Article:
The 2112 also has a handy mode that learns the volume up and down commands from your regular remote, so tweaking the volume is a cinch. Given that it doesn’t come with a remote of its own, though, you’ll be walking over to the front panel to switch inputs. What’s really nice, though, is that as you approach the front, the LEDs of the touch-sensitive top-mounted control buttons light up, and then dim again once you’re rocking.
Now, let’s address the elephant in the room (and no, I’m not talking about the weight of this behemoth, although, like I said, at 55 pounds it’s not dainty, despite its elegance). $2000. That’s a lot of coin for a one-piece sound system that a lot of people would probably dump into the soundbar category. A category, I should add, that’s positively packed with lightweight $200 and $300 offerings. I addressed the economy compared to separate sound solutions in the intro, but I wanted to take a moment to talk about the build quality of this unit, above and beyond its aforementioned inertness. If you’ve got an iPhone 4 or above, pull it out and appreciate how well it’s built. (If you don’t have one of your own, borrow a friend’s.) The seamlessness. The solidity. The fit and finish. The sleekness. The shiny glass.
Take that and scale it up a few hundred times, and you’ve got the 4TV 2112 Virtual Surround Sound Console to a tee, with its smoked-glass-and-aluminum construction. There’s no doubt that this is a luxury device — one that will probably still be kicking when nothing else but la cucarachas and our remaining stock of Twinkies (R.I.P.) have survived the nuclear holocaust. And although I’m not going to try to convince you that a $2000 one-piece sound system is for everyone (it certainly isn’t), if you like nice things — if, ahem, “Anything less that the best is a felony” — if you love great sound, and want an immersive audio experience without the hassle of a full-blown surround sound system, yet find the performance of soundbars (not to mention the kludginess of the pitiful requisite subwoofer usually included with them) to be underwhelming, you should give AudioXperts’ solution a serious listen. Its stereo performance and incredible build quality alone make it worth the coin, if you can afford it, and the additional connectivity and audio modes are just sweet, sweet icing on the cake.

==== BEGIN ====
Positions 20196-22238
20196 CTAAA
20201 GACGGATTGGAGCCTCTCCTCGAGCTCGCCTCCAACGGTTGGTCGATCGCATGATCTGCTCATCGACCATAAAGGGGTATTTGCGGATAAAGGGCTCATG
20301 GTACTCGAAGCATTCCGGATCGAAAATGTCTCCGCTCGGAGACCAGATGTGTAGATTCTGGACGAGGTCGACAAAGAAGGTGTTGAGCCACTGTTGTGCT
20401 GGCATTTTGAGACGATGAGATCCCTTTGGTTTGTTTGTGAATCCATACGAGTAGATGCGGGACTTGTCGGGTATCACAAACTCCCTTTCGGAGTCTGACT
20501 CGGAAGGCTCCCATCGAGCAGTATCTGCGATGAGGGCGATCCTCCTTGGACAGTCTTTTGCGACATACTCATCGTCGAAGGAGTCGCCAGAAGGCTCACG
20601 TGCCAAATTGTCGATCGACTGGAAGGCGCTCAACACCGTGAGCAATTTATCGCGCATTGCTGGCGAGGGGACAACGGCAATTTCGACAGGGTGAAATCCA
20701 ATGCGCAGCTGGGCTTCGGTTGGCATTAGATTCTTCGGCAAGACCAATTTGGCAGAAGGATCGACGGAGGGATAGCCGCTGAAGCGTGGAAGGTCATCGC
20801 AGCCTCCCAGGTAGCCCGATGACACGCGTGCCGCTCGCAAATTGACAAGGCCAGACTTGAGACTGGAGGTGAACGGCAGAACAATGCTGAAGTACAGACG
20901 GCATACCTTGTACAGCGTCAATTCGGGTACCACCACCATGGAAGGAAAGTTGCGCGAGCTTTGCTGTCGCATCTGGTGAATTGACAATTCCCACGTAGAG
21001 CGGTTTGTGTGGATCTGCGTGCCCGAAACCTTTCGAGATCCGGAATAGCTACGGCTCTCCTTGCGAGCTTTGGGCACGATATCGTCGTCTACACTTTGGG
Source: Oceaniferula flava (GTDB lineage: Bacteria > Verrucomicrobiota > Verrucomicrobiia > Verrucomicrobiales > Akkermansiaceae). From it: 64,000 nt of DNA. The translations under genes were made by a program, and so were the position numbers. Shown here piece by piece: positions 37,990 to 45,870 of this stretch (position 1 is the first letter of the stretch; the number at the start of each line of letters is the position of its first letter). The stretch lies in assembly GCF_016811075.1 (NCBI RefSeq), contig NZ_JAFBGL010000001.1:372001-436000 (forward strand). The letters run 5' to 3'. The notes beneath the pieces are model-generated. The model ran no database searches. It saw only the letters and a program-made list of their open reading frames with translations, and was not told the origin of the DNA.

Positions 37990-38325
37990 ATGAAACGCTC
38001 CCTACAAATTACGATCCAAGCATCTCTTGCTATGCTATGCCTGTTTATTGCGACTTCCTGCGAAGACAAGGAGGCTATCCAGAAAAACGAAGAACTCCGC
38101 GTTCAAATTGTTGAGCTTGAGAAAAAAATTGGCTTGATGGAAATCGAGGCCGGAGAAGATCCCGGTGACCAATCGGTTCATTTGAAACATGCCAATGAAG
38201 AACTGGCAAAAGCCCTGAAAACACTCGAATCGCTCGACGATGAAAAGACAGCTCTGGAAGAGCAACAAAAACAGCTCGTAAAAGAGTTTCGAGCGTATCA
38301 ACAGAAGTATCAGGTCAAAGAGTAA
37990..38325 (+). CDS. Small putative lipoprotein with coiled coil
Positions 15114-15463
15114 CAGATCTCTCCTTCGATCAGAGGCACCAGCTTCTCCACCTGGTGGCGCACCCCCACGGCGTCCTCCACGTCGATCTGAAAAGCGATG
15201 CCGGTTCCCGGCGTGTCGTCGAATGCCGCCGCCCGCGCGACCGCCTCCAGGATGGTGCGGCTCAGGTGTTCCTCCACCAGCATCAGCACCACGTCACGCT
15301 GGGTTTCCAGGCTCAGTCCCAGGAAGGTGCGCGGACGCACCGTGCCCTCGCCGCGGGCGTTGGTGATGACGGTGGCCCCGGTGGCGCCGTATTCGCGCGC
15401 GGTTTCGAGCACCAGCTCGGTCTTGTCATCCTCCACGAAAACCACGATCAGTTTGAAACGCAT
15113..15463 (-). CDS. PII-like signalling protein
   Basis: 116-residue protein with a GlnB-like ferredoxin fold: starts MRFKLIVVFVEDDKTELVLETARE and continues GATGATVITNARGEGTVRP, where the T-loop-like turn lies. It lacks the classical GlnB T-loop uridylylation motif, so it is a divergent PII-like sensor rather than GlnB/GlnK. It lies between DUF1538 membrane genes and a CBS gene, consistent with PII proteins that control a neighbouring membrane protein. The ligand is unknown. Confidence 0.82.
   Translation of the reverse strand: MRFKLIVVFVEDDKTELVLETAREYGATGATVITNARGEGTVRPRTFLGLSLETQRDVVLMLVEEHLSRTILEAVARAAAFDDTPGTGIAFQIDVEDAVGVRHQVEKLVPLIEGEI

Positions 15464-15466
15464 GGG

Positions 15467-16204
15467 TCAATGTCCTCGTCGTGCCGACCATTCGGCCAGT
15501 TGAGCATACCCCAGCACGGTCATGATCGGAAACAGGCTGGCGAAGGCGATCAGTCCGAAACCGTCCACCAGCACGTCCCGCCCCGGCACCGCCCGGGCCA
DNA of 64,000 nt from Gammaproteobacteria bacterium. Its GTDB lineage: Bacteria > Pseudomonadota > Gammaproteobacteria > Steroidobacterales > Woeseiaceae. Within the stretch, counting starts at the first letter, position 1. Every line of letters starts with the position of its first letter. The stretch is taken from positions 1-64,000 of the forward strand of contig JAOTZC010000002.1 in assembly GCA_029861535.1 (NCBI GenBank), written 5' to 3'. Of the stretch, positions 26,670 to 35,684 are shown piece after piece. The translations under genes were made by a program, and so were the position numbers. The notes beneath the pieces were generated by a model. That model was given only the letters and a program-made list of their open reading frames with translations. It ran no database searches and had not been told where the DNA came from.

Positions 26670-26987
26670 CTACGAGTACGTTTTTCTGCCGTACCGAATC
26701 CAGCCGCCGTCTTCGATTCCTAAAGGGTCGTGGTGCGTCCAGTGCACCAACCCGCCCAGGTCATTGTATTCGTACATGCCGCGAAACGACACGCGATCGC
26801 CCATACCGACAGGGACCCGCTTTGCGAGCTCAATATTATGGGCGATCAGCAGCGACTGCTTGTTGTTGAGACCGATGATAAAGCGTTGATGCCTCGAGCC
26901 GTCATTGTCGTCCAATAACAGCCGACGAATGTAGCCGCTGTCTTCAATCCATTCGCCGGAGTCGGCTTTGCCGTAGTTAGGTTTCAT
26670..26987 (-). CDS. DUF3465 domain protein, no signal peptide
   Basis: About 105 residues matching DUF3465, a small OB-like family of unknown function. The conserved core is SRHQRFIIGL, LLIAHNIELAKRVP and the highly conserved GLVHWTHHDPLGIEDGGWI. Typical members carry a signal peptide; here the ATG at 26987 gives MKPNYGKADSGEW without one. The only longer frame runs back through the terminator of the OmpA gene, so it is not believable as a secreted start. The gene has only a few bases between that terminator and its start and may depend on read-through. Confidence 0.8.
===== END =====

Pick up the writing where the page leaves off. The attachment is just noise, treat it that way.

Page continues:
Would I take it over my beloved Anthem D2v and full array of tower speakers? Heck no. But I spend a good bit of time at my bestie’s house listening to horror movies through her reasonably high-quality HTiB system, and the AudioXperts 4TV Model 2112 Virtual Surround Sound Console positively embarrasses it. Positively. Embarrasses. It.